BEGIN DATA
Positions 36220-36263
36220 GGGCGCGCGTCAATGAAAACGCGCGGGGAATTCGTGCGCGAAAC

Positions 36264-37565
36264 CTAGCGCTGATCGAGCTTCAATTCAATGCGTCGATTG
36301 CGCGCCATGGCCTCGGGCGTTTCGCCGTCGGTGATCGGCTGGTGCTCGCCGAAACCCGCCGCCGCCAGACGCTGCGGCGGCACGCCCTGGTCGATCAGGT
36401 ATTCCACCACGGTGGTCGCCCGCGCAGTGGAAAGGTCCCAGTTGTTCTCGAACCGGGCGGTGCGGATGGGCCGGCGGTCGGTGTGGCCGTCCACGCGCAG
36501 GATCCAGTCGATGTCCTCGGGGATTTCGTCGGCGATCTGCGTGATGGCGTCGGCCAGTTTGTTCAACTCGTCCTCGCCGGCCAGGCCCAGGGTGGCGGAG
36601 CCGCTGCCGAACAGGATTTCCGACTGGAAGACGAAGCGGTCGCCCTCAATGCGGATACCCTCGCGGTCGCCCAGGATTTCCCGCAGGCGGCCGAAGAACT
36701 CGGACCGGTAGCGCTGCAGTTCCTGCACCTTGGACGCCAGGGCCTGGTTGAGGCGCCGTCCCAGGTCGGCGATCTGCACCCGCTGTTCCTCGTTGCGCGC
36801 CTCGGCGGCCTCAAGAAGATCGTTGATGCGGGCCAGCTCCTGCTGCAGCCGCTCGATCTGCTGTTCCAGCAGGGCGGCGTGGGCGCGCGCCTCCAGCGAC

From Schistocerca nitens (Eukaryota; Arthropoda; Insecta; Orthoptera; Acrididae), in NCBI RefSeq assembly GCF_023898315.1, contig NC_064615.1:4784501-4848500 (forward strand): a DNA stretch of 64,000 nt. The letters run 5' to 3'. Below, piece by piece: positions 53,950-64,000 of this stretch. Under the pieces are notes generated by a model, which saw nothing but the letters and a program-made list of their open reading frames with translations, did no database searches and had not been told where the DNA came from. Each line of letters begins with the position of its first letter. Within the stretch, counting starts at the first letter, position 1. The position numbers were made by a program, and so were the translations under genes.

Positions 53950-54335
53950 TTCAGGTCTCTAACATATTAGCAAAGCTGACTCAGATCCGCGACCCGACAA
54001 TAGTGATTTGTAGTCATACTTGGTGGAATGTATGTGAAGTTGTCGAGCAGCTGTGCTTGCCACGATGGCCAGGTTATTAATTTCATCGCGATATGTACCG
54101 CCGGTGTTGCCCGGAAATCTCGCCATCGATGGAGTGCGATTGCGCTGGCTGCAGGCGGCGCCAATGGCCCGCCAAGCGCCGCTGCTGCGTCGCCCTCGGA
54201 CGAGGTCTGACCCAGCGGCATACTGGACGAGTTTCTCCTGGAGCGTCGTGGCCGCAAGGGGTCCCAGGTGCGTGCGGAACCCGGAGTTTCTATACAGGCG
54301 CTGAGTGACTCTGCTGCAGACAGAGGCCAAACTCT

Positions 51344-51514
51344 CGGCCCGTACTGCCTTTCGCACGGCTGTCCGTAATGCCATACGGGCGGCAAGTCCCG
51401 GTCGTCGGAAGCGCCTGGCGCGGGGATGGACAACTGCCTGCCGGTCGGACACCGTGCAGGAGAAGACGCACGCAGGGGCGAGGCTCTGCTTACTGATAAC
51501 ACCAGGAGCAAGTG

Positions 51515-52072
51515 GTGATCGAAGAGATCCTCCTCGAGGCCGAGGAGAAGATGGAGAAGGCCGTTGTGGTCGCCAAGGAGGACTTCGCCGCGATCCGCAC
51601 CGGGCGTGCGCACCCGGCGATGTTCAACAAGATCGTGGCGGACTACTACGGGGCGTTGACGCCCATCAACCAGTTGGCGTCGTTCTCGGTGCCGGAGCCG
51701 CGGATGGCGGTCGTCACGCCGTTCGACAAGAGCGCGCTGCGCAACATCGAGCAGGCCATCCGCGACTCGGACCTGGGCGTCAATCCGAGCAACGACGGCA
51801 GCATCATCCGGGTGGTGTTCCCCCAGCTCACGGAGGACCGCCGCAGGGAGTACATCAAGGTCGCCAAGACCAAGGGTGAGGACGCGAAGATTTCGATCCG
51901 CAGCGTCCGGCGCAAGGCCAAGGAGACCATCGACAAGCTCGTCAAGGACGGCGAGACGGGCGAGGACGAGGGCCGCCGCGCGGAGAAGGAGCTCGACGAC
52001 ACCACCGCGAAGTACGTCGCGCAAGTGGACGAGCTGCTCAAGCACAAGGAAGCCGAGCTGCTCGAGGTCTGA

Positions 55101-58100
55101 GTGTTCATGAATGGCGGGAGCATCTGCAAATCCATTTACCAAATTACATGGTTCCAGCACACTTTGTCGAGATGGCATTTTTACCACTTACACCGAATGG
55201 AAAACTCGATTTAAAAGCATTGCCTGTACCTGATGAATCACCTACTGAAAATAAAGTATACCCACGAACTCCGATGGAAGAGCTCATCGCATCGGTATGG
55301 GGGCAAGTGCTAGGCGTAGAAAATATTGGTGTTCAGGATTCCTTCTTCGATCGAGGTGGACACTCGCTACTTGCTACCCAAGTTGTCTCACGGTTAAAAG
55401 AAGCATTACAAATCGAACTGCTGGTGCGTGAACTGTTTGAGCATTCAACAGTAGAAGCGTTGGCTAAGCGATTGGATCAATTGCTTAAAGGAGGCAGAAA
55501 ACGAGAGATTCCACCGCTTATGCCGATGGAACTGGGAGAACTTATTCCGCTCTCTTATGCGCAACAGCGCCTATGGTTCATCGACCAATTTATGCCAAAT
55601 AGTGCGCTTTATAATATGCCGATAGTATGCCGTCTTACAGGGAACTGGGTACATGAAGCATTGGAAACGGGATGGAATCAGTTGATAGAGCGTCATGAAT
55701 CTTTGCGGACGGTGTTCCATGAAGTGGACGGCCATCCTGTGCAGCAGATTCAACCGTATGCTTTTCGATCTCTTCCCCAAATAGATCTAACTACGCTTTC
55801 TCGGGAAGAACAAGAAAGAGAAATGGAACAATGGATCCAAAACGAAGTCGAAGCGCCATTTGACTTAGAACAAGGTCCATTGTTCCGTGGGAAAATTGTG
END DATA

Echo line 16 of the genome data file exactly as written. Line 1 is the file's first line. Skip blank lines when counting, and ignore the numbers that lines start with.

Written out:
54201 CGAGGTCTGACCCAGCGGCATACTGGACGAGTTTCTCCTGGAGCGTCGTGGCCGCAAGGGGTCCCAGGTGCGTGCGGAACCCGGAGTTTCTATACAGGCG